# In Mathematica, How calculate P(A) where P is a polynomial and A is a square matrix?

supose i define a matrix like this:

``````A= {{1,1},{2,2}}
``````

and now want to compute A^2 + 3A - 3Id, where a^2 is of course A.A

The syntax in mathematica for doing this is:

``````MatrixPower[A,2] + 3A + 3 IdentityMatrix[2]
``````

Is it posible to change de operators behavior in order to be able to write

``````A^2 + 3A - 3Id
``````

and get the correct answer ?

Or alternatively

``````applyPoly[x + 3x + 3, x, A]
``````

or something like this ?

I was tring some aproaches, but i couldn't do it.

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When you ask about changing the operator behavior, do you mean that you'd like to enter, for instance, `A^2` and have Mathematica understand this? –  Codie CodeMonkey Jun 30 '13 at 19:38
Yes that is what I mean. –  nadapez Jun 30 '13 at 19:43
I'm out of time to do this question justice (family is pulling me away) but you should look at `Unprotect` to allow changes to an operator, and `;/` to specify conditions for a definition. The use something like `m_^n_ := MatrixPower[m,n];/MatchQ[Dimension[m], {n_, n_}]`... or something like that. This is all from distant memory, so take only the flavor of how it's done, don't trust the specifics! When I get back I'll see if it's still unanswered and if not, I'll make it work. –  Codie CodeMonkey Jun 30 '13 at 19:49

I wrote your applyPoly function as follows. `A_?MatrixQ` checks that the input `A` is indeed a matrix, the input `var` is the polynomial variable which in your question is `x`. The variable `c` contains a list of coefficients of your polynomial, starting from power zero.

``````applyPoly[poly_, var_, A_?MatrixQ] :=
With[{c = CoefficientList[poly, var]},
c.MapIndexed[MatrixPower[A, #2[[1]]-1]&, c]]
``````

In version 9, you could use `MatrixFunction` as in

``````MatrixFunction[#^2+3#-3&,A]
``````
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Since you want Mathematica to interpret A^2 as MatrixPower[A, 2], this definitely involves overloading standard definitions which is generally not good.

The approach I suggest aslo slightly modifies standard definitions but feels more acceptable:

``````OverHat[x_] := operator[x]

Format[operator[x_]] := OverscriptBox[x, "^"] // DisplayForm

Times[o_operator, oRest__operator] ^:=
operator[Dot @@ Identity @@@ Hold[o, oRest]]

Plus[o_operator, oRest__operator] ^:=
operator[Plus @@ Identity @@@ Hold[o, oRest]]

Times[n_?NumberQ, operator[m_?MatrixQ]] ^:=
operator[Times[n, m]]

Plus[n_?NumberQ, operator[m_?MatrixQ]] ^:=
operator[Plus[Times[n, IdentityMatrix[Length[m]]], m]]

Power[operator[m_?MatrixQ], n_] ^:=
operator[MatrixPower[m, n]]
``````

`operator` homomorphically maps algebra of Matrices (in the sense of Mathematica) to algebra of some abstract operators. Since it acts homomorphically w.r.t. `Plus`, `Times` and `Power`, you can easily apply polynomials to operators.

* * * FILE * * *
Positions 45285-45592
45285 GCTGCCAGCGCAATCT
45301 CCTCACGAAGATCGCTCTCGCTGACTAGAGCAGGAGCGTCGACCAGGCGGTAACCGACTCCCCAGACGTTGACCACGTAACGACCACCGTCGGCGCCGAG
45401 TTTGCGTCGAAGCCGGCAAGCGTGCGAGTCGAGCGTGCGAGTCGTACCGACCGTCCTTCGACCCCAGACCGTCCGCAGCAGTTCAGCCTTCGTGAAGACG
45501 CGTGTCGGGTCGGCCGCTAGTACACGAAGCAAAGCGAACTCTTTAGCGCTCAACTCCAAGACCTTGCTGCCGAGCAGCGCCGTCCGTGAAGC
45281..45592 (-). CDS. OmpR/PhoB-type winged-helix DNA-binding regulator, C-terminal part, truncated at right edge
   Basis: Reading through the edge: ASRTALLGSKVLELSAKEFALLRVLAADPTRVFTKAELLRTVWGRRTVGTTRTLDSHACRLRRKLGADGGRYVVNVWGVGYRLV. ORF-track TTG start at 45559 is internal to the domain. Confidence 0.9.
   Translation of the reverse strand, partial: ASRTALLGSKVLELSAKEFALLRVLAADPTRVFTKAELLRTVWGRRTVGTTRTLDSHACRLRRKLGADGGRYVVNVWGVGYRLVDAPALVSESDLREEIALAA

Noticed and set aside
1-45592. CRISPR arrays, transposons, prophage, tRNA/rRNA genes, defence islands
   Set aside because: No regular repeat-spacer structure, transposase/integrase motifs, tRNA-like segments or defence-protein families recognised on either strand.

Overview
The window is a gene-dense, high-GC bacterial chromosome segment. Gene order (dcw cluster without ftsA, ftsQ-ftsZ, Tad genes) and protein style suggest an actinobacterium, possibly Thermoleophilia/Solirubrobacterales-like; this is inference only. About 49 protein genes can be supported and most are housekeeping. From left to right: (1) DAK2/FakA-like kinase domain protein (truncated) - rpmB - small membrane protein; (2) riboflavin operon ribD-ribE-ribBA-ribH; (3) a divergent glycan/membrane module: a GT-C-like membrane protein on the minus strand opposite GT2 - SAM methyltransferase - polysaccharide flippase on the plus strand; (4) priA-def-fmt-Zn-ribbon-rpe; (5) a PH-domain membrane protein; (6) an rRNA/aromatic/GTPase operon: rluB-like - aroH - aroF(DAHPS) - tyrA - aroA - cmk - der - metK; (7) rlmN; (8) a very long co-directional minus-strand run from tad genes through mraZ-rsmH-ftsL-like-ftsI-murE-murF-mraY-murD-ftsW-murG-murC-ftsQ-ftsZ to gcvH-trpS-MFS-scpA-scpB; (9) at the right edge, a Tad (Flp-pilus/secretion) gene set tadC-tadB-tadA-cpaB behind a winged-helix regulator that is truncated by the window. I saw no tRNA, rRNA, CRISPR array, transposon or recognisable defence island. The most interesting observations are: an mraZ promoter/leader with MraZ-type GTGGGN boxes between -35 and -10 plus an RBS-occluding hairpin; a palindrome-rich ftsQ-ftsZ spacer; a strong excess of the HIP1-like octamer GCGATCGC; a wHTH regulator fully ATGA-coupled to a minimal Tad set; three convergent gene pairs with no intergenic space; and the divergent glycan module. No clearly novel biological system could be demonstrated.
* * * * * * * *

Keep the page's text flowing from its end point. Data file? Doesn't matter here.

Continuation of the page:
Operator corresponding to expression A will be printed as Â. You can also input operators this way, i.e., “A, Ctrl+&, “^”, Ctrl+Space”. The Unicode char Â that I use here and below is not the same as Mathematica's OverHat[A].

Now you can do things like

``````x^2 + 3 x - 3 /. x -> Â
``````

for symbolical operators. Or perform calculations with coordinates:

``````In[1]:= A = {{2, -20, -10}, {0, 4, 1}, {0, -6, -1}};
In[2]:= x^3 - 5 x^2 + 8 x - 4 /. x -> Â
``````

which will eveluate to zero operator (this is charateristic polynomial for ). Please note that it will be a zero operator, not a zero matrix, although it will look almost like one, but with a hat over it, which in turn would look like a hat over the middle zero. (This bug can be fixed.)

The definition

``````operator[m_?MatrixQ][v_List] := m.v
``````

makes it possible then to apply operators (as well as polynomials applied to operators) to vectors:

``````In[3]:= Â[{0, -1, 2}]
Out[3]= {0, -2, 4}
``````

(eigenvector corresponding to eigenvalue 2)

``````In[4]:= (Â - 2)[{0, -1, 2}]
Out[4]= {0, 0, 0}
``````

I haven't implemented solid error-checking but I hope you got the idea and will be able to make improvements if you like it.

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I think it might be better to use a matrix form of Horner's rule for calculating a polynomial. For a polynomial p(x) = a + b x + c x^2 + d x^3 + ..., one extracts the list of coefficients (a, b, c, d, ...) and calculates recursively

``````h(()) = 0;

h((a, b, c, d, ...)) =  a + x h((b, c, d, ...)).
``````

The matrix version would be

``````h(()) = 0;
h((a, b, c, d, ...), A) =  a I +  A. h((b, c, d, ...), A),
``````

where I is the identity matrix. Mathematica code:

``````MatrixHorner[coeffs_, A_] := Module[{size = Length[A]},
If[coeffs == {}, ConstantArray[0, {size, size}],
First[coeffs] IdentityMatrix[size] + A.MatrixHorner[Rest[coeffs], A]]
]

ApplyPoly[p_, var_, A_?MatrixQ] :=
Module[{c = CoefficientList[p, var]},
MatrixHorner[c, A]
]
``````

``````q = -3 + 3 x + x^2
A = {{1, 1}, {2, 2}}
ApplyPoly[q, x,  A]
``````

Output:

``````{{3, 6}, {12, 9}}
``````

I think the point of this is that many fewer matrix multiplications are involved; the total number of matrix multiplications done is just the degree of the polynomial.

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